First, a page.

the front seat. Then, without any di-

rection of the reins, he in front of

all

to

would

trot gently to the stile

grandfather's office-store, and, after

ascertaining his charge had safely debarked, return

MYSELF WHEN YOUNG

48

with the empty carriage to his stable until the hour

came

to fetch his

master



a timetable

which Selim

knew and observed precisely. This was my first case of unrequited love, though Ovidian in nature. But in my own old age I still cherish the consolation that in his last years Selim

had come

briefly to tolerate the laying of

my hand on

his imperial neck.

I

do not remember any of the cats

specifically.

None was admitted to the house, and it was not until much later in my life that I learned to appreciate these animals



their fascinating mixture of love

and indifference, and the rippling beauty of muscular construction. Not until the time

come

a

newspaper executive

young family and ation

a house of

in Louisville,

my own,

and love for cats begin, with a

I

their

had be-

and had a

my

associ-

drifter

named

did

Grimalkin.

The

line

ended

in

Washington and Virginia

in

the Nineteen Forties with two extraordinary felines a

Siamese of imperial lineage which we called Puss-

Pants because her name in Mandarin that Rosamond Pinchot gave her in the cattery was too long for

call-

ing and too Chinese to pronounce; and James

Mc-

Near, a short-haired Persian, a very great gentle-

man.

MYSELF WHEN YOUNG

The dogs

my

of

49

childhood were: a pack of St.

Bernards, both short- and long-haired, varying in

number because Moxie and produced large

litters

Princess, the matriarchs,

with the cooperation of Kain-

and

tuck, long-haired, a prolific sire

a

London dog-

show winner; Nero, a black Newfoundland; a hassle of

hounds

of the chase;

and Bright. This Bright,

short-haired fox terrier, a feist

if

ever there

was

a

one,

took advantage of his size to tyrannize over the St.

Bernards.

He w as r

further encouraged by

some mem-

bers of the family in his outrageous performances

— snarling

made kind advances, and yapping

shrilly

by his master,

when they

the big dogs

at

my

from

stealing

their

foolishly

meat bowls,

when they were being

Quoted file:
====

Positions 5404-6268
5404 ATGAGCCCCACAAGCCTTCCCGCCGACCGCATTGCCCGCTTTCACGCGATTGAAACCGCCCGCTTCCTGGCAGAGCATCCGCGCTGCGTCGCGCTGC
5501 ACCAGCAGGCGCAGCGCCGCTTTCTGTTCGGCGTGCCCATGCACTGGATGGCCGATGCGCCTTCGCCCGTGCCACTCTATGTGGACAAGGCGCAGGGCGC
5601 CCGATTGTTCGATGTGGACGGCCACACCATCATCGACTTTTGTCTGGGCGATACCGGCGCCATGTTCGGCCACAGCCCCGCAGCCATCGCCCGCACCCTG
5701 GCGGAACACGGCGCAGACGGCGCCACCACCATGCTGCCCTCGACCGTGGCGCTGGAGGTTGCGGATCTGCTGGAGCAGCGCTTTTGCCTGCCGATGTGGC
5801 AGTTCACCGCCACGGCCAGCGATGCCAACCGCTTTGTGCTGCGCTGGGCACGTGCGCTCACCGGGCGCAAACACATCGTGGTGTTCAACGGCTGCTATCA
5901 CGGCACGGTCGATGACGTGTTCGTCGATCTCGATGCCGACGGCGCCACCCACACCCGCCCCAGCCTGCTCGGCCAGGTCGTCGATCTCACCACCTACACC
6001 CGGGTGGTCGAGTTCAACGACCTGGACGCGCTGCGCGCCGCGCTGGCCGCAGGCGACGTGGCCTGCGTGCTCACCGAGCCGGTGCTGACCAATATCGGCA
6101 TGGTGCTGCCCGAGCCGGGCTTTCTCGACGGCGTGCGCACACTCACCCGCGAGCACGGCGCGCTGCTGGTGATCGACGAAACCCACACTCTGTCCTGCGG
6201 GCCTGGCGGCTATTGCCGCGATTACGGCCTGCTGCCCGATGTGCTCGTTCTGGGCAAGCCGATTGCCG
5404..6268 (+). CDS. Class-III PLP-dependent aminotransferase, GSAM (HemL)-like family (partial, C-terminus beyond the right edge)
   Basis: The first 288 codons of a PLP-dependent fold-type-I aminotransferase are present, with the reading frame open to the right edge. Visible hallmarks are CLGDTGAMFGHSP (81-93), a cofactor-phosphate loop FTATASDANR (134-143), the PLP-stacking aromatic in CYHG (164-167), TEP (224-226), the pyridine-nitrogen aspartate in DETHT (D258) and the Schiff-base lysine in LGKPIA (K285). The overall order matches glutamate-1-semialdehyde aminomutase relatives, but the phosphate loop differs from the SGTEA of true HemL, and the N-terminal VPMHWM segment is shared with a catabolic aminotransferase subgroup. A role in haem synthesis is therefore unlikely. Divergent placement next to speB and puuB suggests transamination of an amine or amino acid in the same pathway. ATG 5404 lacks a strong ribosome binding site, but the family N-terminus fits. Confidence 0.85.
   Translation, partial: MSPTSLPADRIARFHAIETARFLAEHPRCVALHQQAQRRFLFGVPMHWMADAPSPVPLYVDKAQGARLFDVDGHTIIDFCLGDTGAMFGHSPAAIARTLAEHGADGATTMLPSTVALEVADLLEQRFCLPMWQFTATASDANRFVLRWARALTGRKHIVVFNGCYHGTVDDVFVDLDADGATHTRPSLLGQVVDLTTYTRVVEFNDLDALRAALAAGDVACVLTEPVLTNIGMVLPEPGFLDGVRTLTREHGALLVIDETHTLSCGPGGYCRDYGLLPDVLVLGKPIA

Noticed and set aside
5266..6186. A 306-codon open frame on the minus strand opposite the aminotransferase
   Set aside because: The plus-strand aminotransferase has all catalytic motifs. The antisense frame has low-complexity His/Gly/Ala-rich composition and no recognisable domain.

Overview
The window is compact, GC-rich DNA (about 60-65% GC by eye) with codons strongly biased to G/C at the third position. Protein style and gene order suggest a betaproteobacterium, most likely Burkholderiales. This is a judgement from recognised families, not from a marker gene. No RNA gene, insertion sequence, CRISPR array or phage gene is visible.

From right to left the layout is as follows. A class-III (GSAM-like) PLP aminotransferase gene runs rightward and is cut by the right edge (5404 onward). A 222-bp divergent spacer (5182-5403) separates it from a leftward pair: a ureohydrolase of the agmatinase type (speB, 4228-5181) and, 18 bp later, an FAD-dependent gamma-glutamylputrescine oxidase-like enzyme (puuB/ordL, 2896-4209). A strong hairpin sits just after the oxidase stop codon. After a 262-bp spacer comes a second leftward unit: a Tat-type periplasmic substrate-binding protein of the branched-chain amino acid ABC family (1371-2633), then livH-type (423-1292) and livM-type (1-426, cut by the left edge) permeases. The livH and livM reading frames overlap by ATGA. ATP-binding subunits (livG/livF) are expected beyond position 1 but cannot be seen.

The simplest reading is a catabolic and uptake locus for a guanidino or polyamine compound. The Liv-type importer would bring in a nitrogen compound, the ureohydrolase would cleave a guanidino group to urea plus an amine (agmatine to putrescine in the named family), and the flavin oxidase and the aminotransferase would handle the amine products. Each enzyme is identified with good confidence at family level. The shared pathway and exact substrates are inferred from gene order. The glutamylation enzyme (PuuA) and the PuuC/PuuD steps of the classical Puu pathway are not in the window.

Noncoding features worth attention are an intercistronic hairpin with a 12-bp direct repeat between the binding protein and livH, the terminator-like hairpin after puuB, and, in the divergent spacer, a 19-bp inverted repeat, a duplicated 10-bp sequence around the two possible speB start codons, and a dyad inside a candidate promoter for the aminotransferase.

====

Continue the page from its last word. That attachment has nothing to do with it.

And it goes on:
caressed

best friend, beloved mentor and

companion, Dan Smiley.

Dan was of an angel.

number

a tall,

He

sinewy

man

with the disposition

took care of the family's needs in a

of outdoor capacities

and was available

light butlering, too. Insofar as the

for

boys of the house-

hold were concerned he was the most important of all.

He was

deeply versed in the lore of the

the forest: he instructed us

and draw the bow"

all

— those

how

field

and

to "ride, shoot

"three useful things"

which, according to Byron, were taught by the ancient Persians.

Dan's cabin

favorite gathering place.

in the

backyard was our

And, though not

sembling the drawings of Uncle

Remus

at all re-

that adorned

MYSELF WHEN YOUNG

50

the immortal book by Joel Chandler Harris, he

was

a spinner of tales about the creatures in the animal

kingdom that moved us into a state of bliss. So that Bright, when he appointed himself as Dan Smiley's special dog, acquired an undeserved prestige he un-

made the most of. Dan Smiley was a genius in

pleasantly

the rearing and hand-

ling of dogs, hunting dogs in general in particular.

and foxhounds

Since Barren County, under the leader-

ship of Colonel Haiden C. Trigg, a banker and our

was the breeding center for the hounds in which the Walker and Trigg strains were fused, Dan's talent made him a very respected member of the community. Eventually, when our household dispersed to the four winds, he was appointed kennelman-in-chief for the Barren County pack. And when he died in the fullness of years, the whole comleading citizen,

munity and hunters from afar followed his casket the grave.

Of

deeply than

all

I



those present none

to

mourned more

not for the gifted sportsman, but

and gentle patron

for the friend, teacher

of

my

lost

youth. I

have mentioned the

sire of

our

St.

Bernard, Kain-

tuck, and that he once

won

London

by my Uncle Ed,

— taken

a prize in a

dog show

in

ownership was reluctantly conceded.

whom his Among us he

was familiarly known

lived long

beneficently.

there

as

Tuck, and he

When my

moved

uncle

to

and

his family to

MYSELF WHEN YOUNG

Summer

Shade,

from Glasgow,

in

I

Metcalfe County, sixteen miles

repeated visits to that village.

complimentary

There were a

all

in

And

that

I

paid

our reunions were

his breed are suffused with af-

Tuck's ebullience

fection,

much

missed Tuck so

joyous, for, though

51

was

in greeting

my experience with

the most

a host of dogs.

when close to dog bore down his large

certain hazards involved

hundred pounds

of rearing

paws on the shoulders

of a seventy-pound

which flowed

licked his face with a tongue

boy and

like Phile-

mon's pitcher, practically inundating the object of

No such problems arose when Tuck joined me as my sleeping companion in the feather bed my Aunt Julia allotted to me. He was a most considerate his love.

bedfellow. His

first

idea of this relationship

was

ex-

pressed by getting under the cover with me. But, effectively

discouraged by

my

aunt

when

she dis-

covered Tuck's head on the pillow, he consented thereafter to sleep on the cover at the foot. In our

outdoor ramblings, he needed no lesson For, except

when we

in discipline.

accidentally flushed a quail, or

another dog indicated a challenge of the right-of-

way, Tuck behaved with dignified reserve.

This manner he maintained even

which

in

sion of

my